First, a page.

NEW YORK CITY-Construction spending citywide, which peaked at$31.1 billion in 2007 and fell as the downturn took hold, will riseagain next year and bump back up to $28.6 billion in 2012. That’sif the Metropolitan Transportation Authority’s capital projectsprogram for fiscal ’12 is fully funded—a big "if" at the moment,the New York Building Congress’ Richard T. Anderson said Tuesday.The agency’s five-year capital program is only funded through2011.

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Assuming that the funding comes through, the MTA’s projected$4.1-billion increase in construction spending for ’12 represents14% of all spending forecast for that year, the Building Congresssays in its “NYC Construction Outlook 2010-2012” report. For thatreason, said Anderson, president of the Building Congress, prioritynumber one for all stakeholders is securing additional funding forthe transit agency’s capital plan.

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Without that increase, Anderson told a construction industryaudience at the New York Hilton, “it’s going to be a tough market.”Some 18,000 local construction jobs would disappear from theforecast for ’12.

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Among the means of securing an increase in MTA funding, says theBuilding Congress, are the long-delayed reauthorization of thefederal surface transportation program and adopting new sources ofdedicated revenue, such as congestion pricing or tolls on the EastRiver bridges. The Bloomberg administration’s congestion pricingplan died in the State Assembly in 2008.

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Currently, government-sponsored capital projects account for 62%of all construction spending citywide, the highest level since1996. The Building Congress would like to see that level ofspending maintained, especially as residential and otherprivate-sector construction remains depressed.

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While helping to ensure that the MTA increases its spending, theBuilding Congress wants the city to maintain its present levelsdespite an increasing debt burden. Finding the means to do so mayentail looking outside traditional funding sources, but in apresentation at the Building Congress event, the president of theNew York City Economic Development Corp. made it clear that it’s apriority for the Bloomberg administration.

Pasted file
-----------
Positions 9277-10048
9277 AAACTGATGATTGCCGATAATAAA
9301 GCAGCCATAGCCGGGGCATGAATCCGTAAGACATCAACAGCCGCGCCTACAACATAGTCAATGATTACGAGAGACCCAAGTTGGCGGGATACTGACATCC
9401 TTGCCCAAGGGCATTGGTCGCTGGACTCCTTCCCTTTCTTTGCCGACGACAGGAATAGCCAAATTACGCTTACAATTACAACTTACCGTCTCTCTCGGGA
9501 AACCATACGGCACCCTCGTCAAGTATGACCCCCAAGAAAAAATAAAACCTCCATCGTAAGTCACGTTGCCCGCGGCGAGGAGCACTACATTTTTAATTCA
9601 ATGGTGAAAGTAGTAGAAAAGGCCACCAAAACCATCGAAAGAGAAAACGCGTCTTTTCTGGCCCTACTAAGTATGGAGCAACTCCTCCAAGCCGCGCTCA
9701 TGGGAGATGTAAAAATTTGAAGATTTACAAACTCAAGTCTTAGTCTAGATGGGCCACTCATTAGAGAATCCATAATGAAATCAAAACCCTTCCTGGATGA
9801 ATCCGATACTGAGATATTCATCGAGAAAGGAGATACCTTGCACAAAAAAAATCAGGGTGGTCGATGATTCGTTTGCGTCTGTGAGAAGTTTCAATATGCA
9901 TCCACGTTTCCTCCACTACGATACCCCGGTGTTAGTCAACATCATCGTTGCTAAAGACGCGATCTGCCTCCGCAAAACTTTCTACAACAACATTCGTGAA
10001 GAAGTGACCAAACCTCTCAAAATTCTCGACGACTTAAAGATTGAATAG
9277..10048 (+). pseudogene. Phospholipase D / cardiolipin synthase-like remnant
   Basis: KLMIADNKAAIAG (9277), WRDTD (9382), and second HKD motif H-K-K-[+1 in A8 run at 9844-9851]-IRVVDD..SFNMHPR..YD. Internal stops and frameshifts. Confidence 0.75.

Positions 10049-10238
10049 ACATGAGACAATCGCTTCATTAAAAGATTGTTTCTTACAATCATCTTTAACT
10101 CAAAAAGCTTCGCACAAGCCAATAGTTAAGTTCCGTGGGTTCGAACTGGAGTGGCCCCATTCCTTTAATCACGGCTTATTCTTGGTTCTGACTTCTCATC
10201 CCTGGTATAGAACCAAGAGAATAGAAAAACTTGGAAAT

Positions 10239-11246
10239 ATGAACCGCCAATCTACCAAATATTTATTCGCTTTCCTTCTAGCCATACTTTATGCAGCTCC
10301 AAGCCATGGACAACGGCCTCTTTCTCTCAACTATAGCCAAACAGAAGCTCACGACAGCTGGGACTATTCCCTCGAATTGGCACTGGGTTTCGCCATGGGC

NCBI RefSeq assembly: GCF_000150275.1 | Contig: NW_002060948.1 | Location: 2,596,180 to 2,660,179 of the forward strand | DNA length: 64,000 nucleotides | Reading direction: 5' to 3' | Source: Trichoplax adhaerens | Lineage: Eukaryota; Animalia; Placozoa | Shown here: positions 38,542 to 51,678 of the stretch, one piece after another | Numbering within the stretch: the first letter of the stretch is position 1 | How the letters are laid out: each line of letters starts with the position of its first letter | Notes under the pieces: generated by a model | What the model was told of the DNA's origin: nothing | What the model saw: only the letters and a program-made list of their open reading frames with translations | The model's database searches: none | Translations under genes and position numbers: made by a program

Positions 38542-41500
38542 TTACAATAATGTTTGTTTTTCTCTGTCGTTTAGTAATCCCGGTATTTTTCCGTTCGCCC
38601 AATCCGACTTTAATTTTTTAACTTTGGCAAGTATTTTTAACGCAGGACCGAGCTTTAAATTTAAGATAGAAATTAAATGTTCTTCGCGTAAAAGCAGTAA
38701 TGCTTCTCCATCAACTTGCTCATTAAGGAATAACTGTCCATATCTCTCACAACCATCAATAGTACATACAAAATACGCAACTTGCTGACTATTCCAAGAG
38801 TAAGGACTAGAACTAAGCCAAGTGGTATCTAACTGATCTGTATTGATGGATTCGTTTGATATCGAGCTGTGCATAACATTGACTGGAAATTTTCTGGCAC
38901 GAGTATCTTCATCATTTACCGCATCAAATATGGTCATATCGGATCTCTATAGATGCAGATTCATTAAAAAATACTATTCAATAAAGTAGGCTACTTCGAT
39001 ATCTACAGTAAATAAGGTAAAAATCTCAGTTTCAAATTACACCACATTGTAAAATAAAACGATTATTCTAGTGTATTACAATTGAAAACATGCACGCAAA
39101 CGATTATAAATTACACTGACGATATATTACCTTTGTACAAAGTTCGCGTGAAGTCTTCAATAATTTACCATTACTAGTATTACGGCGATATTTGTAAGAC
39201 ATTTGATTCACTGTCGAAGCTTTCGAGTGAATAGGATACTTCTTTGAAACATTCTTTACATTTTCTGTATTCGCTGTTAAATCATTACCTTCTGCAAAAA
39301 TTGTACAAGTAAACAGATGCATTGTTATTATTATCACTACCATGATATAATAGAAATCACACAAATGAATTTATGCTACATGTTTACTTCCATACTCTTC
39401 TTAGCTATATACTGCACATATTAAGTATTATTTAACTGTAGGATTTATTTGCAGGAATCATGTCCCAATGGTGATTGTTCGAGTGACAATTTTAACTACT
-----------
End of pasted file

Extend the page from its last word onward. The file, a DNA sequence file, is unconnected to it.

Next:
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One reason is global competition, said Seth Pinsky, EDCpresident. Cities such as Mumbai and Shanghai have emerged asinternational financial centers, threatening to usurp a leadershiprole which New York City once was able to take for granted. At thesame time, the infrastructure investment made by emerging nationshas often surpassed what we’ve seen domestically.

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“Our competitors don’t have 1970s or 1980s infrastructure,”Pinsky said. “They have 21st century infrastructure.”

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That doesn’t just apply to overseas cities. Pinsky noted thatthe city is spending $300 million to replace the Brooklyn-StatenIsland Water Siphon, a backup water tunnel between the twoboroughs. The reason: without the tunnel being replaced, the ArmyCorps of Engineers would not be able to blast a deeper channel toaccommodate the larger ships that will potentially come through thePanama Canal after it’s enlarged. That would give the edge to otherEast Coast ports.

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Another reason to make such investment now, Pinsky said, is tobe better prepared for the eventual upturn in the market. He citedthe extension of the Number 7 subway line to Manhattan’s Far WestSide as an example. By the time that project is completed in 2013,Pinsky said, the economy will probably have rebounded to the pointof supporting the massive Hudson Yards redevelopment. In priordownturns, the infrastructure improvements that would haveaccelerated the entitlement process for major projects never gotmade, meaning that some of those projects missed the market by thetime they came on line.

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Paul Bubny

Paul Bubny is managing editor of Real Estate Forum and GlobeSt.com. He has been reporting on business since 1988 and on commercial real estate since 2007. He is based at ALM Real Estate Media Group's offices in New York City.